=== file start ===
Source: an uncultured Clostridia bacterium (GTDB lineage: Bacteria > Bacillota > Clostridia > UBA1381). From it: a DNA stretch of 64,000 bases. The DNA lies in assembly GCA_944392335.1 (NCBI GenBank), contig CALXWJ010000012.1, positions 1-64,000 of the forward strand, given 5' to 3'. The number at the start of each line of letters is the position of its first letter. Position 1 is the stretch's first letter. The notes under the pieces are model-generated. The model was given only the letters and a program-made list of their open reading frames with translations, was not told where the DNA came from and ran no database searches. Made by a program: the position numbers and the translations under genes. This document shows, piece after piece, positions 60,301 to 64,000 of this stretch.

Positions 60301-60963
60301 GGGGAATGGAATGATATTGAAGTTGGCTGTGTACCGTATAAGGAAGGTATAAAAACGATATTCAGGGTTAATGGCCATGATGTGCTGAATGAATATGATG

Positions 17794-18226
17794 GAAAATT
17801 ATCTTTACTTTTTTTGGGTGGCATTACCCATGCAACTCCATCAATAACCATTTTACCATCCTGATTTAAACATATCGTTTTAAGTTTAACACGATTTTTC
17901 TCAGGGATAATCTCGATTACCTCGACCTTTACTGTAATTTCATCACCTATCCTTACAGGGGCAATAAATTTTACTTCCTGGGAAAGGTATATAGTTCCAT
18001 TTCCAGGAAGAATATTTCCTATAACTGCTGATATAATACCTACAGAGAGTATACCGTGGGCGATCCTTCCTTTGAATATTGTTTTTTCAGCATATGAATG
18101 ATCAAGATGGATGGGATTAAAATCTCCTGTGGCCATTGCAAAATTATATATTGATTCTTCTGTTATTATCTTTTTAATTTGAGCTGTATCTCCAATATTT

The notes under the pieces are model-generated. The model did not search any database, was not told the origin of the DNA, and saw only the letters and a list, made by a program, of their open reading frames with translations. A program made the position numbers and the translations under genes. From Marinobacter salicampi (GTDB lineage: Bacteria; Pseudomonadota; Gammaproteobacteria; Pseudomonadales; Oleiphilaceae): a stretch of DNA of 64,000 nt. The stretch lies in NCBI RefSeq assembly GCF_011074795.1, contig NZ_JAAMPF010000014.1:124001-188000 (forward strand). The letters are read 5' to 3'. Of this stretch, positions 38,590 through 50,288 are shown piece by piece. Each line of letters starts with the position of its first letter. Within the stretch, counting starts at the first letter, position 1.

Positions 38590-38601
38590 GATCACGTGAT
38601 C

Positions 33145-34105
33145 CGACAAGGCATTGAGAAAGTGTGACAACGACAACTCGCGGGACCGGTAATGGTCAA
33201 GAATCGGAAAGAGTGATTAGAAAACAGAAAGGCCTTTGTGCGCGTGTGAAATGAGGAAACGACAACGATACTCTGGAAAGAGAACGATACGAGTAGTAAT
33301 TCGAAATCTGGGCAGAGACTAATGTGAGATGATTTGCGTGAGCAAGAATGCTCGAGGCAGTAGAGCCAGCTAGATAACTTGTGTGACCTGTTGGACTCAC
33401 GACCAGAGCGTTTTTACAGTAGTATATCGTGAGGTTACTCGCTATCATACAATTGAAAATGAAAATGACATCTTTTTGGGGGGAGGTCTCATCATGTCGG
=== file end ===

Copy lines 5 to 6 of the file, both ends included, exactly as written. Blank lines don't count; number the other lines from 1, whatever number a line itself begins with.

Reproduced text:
17794 GAAAATT
17801 ATCTTTACTTTTTTTGGGTGGCATTACCCATGCAACTCCATCAATAACCATTTTACCATCCTGATTTAAACATATCGTTTTAAGTTTAACACGATTTTTC